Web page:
In blind tastings, wine experts sometimes prefer an inexpensive bottle over a much more expensive one.

In blind tastings, wine experts sometimes prefer an inexpensive bottle over a much more expensive one.

So wine doesn't have to be expensive to be good. But how are you supposed to know which bottles don't taste cheap?

There's really no way except to ask the shop owner, said Donnie Austin, owner of House Wine in Worthington.

Here, he shares three of his favorite under-$25 wines.


Wallace Brook pinot gris (2008)

Apple and pear with a slight taste of dried flower. "It's got a bit of a fuller mouthfeel to it than some other $10 pinot grigios," Austin said.

Region: Willamette Valley, Oregon

Cost: $10

Pairs well with: Fish or cream-sauce pastas


Bodegas Bor sao Vina Borgi a (2009)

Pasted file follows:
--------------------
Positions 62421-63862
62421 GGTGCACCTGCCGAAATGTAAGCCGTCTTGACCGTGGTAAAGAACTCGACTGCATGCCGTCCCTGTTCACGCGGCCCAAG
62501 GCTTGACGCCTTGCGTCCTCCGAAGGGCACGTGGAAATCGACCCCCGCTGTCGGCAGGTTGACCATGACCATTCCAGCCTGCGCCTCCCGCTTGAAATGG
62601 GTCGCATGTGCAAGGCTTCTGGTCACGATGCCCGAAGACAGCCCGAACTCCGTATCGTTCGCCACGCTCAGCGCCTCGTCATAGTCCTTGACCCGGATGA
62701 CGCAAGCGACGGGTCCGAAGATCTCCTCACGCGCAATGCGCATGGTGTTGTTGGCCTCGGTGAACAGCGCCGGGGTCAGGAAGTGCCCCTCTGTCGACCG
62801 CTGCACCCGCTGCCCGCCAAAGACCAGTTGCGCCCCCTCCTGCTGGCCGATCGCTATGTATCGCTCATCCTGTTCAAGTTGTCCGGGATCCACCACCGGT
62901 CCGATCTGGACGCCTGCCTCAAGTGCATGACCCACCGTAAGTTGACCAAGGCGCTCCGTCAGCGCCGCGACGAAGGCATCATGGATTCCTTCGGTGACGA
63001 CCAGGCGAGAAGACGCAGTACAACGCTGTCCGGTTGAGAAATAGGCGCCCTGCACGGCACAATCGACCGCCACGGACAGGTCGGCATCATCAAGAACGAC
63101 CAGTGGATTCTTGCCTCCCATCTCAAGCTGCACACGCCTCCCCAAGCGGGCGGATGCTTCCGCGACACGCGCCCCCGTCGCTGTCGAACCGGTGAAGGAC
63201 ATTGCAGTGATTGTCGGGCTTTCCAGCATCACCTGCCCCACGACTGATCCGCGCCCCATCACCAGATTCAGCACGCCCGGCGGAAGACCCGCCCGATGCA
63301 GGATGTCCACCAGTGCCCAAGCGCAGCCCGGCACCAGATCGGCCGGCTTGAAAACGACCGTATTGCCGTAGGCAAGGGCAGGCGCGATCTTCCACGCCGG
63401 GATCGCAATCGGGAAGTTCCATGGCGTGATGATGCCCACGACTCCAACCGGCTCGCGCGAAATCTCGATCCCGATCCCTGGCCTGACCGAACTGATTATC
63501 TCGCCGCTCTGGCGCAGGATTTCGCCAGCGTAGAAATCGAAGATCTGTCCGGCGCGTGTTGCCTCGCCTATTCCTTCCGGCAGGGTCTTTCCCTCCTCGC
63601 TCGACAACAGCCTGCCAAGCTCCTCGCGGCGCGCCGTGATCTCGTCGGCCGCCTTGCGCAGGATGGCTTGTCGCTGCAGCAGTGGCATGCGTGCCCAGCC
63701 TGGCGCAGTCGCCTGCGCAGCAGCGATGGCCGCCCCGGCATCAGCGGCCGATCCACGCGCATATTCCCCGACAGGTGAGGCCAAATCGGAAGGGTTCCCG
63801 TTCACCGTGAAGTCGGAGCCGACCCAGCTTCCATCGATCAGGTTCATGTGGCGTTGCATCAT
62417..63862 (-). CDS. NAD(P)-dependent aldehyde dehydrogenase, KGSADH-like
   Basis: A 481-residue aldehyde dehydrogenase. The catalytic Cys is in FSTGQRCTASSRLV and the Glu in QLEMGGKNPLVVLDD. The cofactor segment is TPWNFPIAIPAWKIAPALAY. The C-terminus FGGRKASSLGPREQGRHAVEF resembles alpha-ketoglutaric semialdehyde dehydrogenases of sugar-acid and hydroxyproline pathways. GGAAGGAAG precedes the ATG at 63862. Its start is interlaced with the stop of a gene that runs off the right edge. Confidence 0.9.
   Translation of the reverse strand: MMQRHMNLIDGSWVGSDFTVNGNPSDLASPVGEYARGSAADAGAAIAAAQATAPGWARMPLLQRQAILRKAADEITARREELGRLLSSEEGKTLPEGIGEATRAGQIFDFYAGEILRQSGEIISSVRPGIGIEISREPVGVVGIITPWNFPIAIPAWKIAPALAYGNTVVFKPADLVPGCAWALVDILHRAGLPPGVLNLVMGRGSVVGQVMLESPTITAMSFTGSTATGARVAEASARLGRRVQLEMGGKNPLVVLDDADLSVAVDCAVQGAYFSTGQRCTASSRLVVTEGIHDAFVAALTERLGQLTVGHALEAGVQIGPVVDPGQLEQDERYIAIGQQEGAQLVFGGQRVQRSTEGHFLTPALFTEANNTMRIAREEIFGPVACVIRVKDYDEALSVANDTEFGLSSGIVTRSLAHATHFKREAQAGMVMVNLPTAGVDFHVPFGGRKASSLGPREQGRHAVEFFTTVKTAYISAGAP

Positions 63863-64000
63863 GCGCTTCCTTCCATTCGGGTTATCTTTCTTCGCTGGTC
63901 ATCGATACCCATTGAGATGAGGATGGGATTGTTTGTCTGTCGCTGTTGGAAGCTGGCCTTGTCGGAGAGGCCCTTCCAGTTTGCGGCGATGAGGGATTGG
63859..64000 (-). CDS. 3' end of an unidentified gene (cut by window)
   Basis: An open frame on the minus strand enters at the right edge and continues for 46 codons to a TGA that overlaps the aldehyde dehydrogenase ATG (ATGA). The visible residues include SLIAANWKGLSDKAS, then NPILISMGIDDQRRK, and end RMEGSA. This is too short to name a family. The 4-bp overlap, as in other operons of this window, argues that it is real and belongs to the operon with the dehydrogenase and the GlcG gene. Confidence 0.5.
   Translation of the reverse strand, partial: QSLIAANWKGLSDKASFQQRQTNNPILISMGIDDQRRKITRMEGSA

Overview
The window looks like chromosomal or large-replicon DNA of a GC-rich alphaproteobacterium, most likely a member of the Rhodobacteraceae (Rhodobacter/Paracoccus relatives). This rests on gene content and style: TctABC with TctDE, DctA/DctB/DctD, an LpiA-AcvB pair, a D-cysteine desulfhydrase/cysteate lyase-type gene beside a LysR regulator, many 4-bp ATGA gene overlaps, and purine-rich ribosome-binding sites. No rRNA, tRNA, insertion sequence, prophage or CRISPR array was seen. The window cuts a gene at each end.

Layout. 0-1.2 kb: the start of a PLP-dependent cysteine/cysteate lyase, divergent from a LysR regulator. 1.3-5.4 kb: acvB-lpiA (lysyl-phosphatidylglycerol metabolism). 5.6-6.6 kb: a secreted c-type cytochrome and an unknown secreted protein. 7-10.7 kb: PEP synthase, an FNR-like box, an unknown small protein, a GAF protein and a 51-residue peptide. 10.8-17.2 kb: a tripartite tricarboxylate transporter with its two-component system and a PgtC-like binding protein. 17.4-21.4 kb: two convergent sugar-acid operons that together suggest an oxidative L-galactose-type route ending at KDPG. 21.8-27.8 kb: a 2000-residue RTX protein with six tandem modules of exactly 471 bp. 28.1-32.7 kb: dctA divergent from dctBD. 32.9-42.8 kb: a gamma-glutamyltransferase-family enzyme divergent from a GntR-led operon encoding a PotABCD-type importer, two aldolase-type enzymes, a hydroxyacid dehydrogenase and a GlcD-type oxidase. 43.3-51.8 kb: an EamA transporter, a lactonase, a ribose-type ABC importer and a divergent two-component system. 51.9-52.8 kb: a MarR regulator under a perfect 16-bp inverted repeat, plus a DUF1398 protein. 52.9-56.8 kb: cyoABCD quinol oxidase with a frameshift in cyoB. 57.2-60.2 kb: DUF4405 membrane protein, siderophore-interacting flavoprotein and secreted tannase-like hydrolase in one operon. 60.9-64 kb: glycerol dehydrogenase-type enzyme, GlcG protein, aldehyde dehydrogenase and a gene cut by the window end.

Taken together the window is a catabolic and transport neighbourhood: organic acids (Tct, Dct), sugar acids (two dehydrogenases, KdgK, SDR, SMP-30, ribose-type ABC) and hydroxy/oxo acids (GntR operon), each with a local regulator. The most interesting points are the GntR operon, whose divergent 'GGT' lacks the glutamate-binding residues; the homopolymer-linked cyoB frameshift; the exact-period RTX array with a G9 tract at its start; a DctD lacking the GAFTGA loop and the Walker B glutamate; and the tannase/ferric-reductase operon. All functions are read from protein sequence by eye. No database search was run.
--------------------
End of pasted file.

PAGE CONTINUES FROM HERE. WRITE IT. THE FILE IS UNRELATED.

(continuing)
100 percent old-vine grenache that's a bit dry and still has plenty of fruit. "Grenache is best compared to pinot noir; I call it 'poor man's pinot,'" Austin said.

Region: Borja, Spain

Cost: $7

Pairs well with: Anything off the grill, like pork


Finca El Reposo cabernet sauvignon (2007)

Dark berries and other not-overly-ripe fruit; soft pepper. "This is from an area called Cruz de Piedra," Austin explained. "It's the prime zone at the foothill of the Andes, where some of the top vineyards for Mendoza wine grow. This reminds me of a $30 Napa cab."

Region: Mendoza, Argentina

Cost: $10

Pairs well with: Hearty meat dishes like stews, beef or anything braised